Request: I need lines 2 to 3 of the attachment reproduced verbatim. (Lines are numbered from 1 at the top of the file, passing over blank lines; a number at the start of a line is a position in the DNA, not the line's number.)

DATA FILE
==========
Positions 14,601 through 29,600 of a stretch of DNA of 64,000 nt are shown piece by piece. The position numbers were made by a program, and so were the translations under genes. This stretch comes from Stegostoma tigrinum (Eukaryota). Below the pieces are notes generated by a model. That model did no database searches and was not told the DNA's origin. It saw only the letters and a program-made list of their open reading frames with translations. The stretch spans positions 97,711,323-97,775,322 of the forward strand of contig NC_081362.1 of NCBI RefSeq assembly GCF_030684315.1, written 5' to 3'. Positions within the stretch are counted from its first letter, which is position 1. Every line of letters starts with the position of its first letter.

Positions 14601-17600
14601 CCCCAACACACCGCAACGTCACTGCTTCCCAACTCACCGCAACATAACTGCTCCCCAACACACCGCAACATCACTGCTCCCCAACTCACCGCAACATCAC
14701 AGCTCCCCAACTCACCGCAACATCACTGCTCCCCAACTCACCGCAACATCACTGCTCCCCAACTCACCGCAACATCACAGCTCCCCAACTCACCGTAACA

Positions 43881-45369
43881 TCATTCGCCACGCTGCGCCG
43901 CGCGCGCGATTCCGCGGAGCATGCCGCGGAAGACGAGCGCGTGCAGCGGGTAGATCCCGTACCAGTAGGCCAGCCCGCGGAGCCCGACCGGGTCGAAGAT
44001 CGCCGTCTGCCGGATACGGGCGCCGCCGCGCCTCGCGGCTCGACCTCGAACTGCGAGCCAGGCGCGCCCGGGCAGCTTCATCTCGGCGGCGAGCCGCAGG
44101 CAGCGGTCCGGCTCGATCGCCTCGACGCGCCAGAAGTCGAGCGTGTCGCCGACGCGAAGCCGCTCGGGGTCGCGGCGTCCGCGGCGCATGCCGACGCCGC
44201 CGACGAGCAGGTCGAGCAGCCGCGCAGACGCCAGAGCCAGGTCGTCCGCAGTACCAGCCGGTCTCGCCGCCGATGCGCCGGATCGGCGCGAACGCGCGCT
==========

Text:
Positions 14601-17600
14601 CCCCAACACACCGCAACGTCACTGCTTCCCAACTCACCGCAACATAACTGCTCCCCAACACACCGCAACATCACTGCTCCCCAACTCACCGCAACATCAC